THE Movie and Television Review and Classification Board (MTRCB) recently summoned the producers and directors of the hit TV show "Til I Met You" for words and portrayals they deemed unfit for TV. At the center of the issue was the line from the October 26 episode casually stating, "sex lang 'yan." However you put it, this line is a mockery of what sex is and what it is made for.
When we analyze what sex is, we see that it unites the two people involved. Furthermore, it leaves a permanent mark on people: physically, emotionally, mentally. And such an act that cries out for permanence also has a possible permanent fruit, a child. This logic alone indicates that sex is for people with a permanent commitment, which is marriage.
Unfortunately, attitudes towards sex have turned inwards. The modern culture tells us that anyone can have sex with anybody, regardless of love or consequences. It treats it not as love-making and life-bearing, but as a toy for casual fun. And if there are consequences, they teach that either you prevent them by contraception or even worse, in some countries, abortion is offered.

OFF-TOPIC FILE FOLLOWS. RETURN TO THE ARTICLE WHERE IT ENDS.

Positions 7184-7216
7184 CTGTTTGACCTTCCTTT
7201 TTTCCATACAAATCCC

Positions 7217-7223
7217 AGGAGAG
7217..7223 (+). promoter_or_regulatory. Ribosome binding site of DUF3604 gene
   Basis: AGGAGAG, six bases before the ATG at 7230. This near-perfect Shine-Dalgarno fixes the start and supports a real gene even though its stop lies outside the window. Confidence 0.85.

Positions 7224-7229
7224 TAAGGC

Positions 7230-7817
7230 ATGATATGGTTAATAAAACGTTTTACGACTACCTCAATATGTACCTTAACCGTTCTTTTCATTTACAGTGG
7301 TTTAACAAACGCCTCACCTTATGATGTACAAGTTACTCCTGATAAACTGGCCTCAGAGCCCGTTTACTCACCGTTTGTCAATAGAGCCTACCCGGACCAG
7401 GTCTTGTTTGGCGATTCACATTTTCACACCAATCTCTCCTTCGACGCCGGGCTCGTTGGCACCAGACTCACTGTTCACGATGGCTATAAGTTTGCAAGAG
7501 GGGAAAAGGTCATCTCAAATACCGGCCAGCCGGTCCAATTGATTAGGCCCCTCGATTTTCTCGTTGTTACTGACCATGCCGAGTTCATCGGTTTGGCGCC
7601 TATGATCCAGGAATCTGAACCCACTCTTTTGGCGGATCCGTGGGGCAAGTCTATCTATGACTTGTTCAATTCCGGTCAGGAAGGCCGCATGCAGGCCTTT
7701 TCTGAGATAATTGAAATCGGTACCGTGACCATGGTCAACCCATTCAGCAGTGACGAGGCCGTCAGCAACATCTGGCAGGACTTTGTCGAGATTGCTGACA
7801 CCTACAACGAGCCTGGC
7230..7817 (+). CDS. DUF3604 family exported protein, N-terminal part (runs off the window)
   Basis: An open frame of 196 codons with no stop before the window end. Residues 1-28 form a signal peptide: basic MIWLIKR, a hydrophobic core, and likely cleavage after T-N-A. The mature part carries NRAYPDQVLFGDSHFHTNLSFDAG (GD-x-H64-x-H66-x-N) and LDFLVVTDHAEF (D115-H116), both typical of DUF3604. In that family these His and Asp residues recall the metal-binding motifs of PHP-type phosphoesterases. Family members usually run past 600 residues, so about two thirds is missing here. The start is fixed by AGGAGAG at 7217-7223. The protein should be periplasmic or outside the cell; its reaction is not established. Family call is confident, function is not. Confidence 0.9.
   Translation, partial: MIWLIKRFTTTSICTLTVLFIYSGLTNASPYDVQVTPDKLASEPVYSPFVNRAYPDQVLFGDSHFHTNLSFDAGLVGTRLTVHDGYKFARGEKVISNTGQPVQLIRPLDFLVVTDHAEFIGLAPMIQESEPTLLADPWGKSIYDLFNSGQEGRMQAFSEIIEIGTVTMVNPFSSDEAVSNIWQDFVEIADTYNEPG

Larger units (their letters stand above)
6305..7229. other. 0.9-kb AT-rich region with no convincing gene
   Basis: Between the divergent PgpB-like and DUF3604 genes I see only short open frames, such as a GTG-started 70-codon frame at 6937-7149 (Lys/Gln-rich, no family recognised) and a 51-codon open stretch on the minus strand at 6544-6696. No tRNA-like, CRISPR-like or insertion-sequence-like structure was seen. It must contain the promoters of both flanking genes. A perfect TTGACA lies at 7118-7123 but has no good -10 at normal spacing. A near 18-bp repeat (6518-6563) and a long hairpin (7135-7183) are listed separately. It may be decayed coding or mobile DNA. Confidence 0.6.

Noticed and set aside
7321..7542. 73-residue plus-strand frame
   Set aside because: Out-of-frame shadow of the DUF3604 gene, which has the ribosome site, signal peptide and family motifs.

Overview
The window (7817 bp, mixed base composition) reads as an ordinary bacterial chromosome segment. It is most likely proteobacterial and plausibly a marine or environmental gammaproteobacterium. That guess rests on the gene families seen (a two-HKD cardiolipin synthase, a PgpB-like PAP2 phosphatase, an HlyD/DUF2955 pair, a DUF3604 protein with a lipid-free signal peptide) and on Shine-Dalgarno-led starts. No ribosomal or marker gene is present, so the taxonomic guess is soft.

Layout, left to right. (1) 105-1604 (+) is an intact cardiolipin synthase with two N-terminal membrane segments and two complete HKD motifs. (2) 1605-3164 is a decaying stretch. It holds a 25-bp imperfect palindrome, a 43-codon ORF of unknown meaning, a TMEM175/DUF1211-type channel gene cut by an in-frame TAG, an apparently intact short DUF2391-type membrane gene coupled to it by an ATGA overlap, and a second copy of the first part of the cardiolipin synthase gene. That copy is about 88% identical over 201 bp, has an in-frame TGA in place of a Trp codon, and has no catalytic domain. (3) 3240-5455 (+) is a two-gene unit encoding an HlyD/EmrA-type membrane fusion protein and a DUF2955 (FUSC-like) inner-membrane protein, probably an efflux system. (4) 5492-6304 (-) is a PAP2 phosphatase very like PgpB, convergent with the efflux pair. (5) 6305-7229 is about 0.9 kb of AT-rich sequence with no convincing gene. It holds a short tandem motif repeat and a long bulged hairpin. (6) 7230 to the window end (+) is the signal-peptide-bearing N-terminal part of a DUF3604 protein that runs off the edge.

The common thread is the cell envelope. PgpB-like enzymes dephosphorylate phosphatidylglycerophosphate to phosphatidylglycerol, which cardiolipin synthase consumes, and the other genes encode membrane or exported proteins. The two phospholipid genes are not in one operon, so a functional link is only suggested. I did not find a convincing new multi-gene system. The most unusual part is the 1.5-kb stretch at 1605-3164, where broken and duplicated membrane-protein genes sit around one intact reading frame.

In a later scene, after a night of passion, Nadine Lustre's character Iris wakes up and soon gets emotional. She asks James Reid's character Basti, "Baka iiwan mo na ako, kasi nakuha mo na ako." This reflects how many young people feel after such experiences and it can wound them deeply because often they are dumped by their partners afterwards.
Many people might put this argument down and say that this is "just" a religious issue. Well, until this sentence, I have been using simple logic and human psychology to prove my point. If we go by the teachings of the Lord, well He will also tell us that sex belongs in marriage because He created it.
All in all, our society continues to shoot itself in the foot by saying that we must reduce unwanted pregnancy and sexually transmitted disease while at the same time trivializing sex and treating it as a play thing.--from Gerard Biagan